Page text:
RIBES research theme II: Physical Conditions: understanding responses and adaptation mechanism to stressors

The world is facing unprecedented global challenges that are leading to a loss of species diversity and affecting the sustainability of natural and agricultural systems worldwide. These challenges include drastic changes in physical conditions (drought, flooding, temperature). To ensure food security and safety there is an urgent need for the development of climate-resilient crops and animals. Incorporating in-depth insights from plant and animal ecophysiology may reduce the need for excessive use of energy, antibiotics, pesticides, herbicides, protein-rich diets, or synthetic fertilizers. Theme II will strengthen our longstanding interdisciplinary and collaborative research with the aim of expanding our knowledge of plant and animal developmental and adaptive responses to various environmental stressors.

Crops and climate changes

In the next years, we will focus on improving crop stress tolerance to extreme climate events by exploiting systems biology with the aim of pushing our understanding of plant cell physiology to the systems level. Such an understanding has the potential to yield completely new insights on the adaptation of plants to extreme climate events. A complementary array of state-of-the-art live- cell imaging and single-cell analysis techniques will be employed to develop innovative single-cell experimental systems and analytical methods. Furthermore, the latest biotechnology techniques, including CRISPR/Cas9, will be employed to construct appropriate geno- and phenotypes that are more tolerant to various types of stress. The combined expertise at RIBES enables translational research that will bring new developmental insights to the crop level. This aligns with the recent agreement between Radboud University and University Maastricht to collaborate more intensively in the area of (plant) biotechnology on the Venlo campus. The institute’s fully licensed GMO greenhouse facilities are indispensable for realizing these goals through state-of- the-art experiments.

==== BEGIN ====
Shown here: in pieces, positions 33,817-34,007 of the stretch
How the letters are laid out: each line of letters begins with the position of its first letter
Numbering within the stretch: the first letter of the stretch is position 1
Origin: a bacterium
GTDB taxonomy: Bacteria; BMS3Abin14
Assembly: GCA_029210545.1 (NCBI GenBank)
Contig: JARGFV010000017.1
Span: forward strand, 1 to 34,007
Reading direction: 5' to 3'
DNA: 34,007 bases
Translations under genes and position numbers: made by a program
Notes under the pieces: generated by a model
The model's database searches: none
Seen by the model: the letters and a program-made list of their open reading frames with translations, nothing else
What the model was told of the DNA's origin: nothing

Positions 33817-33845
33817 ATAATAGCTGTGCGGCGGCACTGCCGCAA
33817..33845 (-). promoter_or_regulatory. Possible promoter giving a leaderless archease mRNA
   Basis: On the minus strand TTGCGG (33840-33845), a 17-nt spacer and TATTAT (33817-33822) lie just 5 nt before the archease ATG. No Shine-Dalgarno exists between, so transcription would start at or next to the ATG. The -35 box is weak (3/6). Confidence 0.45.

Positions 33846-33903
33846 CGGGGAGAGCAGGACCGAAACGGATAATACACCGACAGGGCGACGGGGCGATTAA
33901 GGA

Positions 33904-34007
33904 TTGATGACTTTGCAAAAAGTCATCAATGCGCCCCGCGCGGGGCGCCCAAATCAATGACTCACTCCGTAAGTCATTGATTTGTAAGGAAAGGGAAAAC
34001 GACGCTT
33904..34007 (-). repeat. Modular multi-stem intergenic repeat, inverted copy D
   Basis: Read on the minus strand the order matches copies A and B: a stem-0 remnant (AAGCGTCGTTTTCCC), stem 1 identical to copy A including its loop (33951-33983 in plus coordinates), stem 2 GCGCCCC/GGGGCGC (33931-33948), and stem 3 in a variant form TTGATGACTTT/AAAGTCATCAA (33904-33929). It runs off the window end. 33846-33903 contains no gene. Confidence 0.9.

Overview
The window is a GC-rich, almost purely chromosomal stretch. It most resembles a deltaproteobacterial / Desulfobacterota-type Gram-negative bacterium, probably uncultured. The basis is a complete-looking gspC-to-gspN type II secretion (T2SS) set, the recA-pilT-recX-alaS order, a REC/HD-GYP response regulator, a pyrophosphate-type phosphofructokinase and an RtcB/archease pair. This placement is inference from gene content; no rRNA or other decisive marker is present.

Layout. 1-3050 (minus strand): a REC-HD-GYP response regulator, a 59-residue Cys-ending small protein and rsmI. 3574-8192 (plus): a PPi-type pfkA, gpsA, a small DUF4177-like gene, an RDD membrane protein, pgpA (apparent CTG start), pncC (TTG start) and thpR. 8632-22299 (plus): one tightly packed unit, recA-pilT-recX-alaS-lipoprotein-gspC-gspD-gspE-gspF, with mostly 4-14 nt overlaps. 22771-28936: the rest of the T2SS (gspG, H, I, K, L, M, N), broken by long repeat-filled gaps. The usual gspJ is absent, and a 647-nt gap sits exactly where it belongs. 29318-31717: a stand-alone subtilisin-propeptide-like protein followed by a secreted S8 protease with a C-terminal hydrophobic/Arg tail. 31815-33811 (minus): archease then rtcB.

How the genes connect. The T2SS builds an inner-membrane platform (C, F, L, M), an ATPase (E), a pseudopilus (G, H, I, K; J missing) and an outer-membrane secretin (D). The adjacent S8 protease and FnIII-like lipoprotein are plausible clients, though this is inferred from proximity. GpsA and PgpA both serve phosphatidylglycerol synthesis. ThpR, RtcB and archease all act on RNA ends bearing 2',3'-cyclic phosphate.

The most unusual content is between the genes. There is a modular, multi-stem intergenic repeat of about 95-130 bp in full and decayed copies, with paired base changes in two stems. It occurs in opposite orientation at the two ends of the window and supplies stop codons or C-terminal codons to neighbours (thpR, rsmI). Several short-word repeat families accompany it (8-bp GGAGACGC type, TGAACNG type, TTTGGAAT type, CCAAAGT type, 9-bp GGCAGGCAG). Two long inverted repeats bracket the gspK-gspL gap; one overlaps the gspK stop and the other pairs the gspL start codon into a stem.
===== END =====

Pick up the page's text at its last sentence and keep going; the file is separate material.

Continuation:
Aquatic life

A second line in Theme II is the stress response in aquatic animals. Aquatic ecosystems provide important services, including clean water and food. Changes in climatological conditions (higher temperatures, altered precipitation patterns) and human pollution (eutrophication) are reducing water quality, leading to stress, reduced fitness, and declining populations of aquatic animals. As more than 99% of all animals are ectotherms, understanding the mechanisms underpinning thermal responses is paramount. Thus, in the next 5 years we want to expand our joint research efforts in this area by investigating the thermal responses of selected aquatic animals. We recently developed a new model system of triploid zebrafish that allows constraints on oxygen demand supply to be elucidated at the level of individual cells. Experimental work on selected organisms using RIBES' state-of-the-art fish facilities will be combined with large-scale analyses of field data and data compiled from the literature to investigate general patterns in thermal responses across a large diversity of species.

Line drawing of a fish, a plant, and a microbe, around a lightning bolt


In 2024, the coordinators of theme II are Robert Jansen, Juriaan Metz, and Victoria Mironova. You can contact them if you have any questions, ideas, or suggestions about the topics in theme II. 

The coordinators are responsible for (internal) events and communication about theme II, such as through the internal Teams channel. 

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Brightlands campus Venlo, foto Wim Vriezen

Radboud University and Maastricht University fund research into crop biotechnology and engineering

Over the next four years, four young researchers can start research into crop biotechnology and engineering, thanks to the collaboration between Radboud and Maastricht University. The researchers will work at the Brightlands Campus Greenport, Venlo.


Contact one of the theme coordinators (Robert Jansen, Juriaan Metz, and Victoria Mironova) or the RIBES office for more information about this theme.